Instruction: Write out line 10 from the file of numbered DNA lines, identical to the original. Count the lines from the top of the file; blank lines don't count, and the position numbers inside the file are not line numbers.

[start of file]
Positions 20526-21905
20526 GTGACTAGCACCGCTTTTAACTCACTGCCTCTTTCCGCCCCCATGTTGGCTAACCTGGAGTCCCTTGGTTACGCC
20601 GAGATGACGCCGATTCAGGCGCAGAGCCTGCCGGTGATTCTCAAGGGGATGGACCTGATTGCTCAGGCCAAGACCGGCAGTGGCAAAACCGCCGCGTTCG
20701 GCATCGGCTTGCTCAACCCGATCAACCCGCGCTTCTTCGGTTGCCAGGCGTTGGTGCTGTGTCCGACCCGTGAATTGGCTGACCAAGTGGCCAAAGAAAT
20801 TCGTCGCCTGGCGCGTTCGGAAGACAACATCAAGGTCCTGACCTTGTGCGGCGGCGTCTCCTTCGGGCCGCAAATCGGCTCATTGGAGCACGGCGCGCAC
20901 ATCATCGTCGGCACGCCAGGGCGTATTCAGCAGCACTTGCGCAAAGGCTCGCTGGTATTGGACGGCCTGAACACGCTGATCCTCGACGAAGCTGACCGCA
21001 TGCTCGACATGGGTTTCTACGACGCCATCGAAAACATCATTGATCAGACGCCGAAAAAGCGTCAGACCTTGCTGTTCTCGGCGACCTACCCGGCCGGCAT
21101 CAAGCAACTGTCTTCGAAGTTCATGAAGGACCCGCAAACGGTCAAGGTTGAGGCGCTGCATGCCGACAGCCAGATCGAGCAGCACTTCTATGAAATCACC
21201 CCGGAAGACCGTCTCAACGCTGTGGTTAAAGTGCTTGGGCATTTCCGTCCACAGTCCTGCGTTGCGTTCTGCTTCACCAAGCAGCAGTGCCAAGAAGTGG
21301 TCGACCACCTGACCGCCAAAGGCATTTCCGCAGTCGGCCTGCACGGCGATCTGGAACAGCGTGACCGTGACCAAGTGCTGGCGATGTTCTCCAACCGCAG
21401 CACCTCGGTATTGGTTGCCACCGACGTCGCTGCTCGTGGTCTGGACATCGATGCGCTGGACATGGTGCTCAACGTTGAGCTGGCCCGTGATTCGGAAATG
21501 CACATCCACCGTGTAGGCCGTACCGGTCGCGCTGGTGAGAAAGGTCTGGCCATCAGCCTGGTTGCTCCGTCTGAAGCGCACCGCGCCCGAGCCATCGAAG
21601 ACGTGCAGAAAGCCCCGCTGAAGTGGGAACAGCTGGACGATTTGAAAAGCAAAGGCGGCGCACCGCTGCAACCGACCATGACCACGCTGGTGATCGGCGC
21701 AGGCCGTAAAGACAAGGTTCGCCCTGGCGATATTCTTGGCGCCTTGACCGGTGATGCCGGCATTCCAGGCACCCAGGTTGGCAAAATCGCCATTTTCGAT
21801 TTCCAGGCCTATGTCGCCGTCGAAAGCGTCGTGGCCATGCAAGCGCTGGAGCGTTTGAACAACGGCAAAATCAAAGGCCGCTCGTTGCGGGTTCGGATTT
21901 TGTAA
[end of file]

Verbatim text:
21301 TCGACCACCTGACCGCCAAAGGCATTTCCGCAGTCGGCCTGCACGGCGATCTGGAACAGCGTGACCGTGACCAAGTGCTGGCGATGTTCTCCAACCGCAG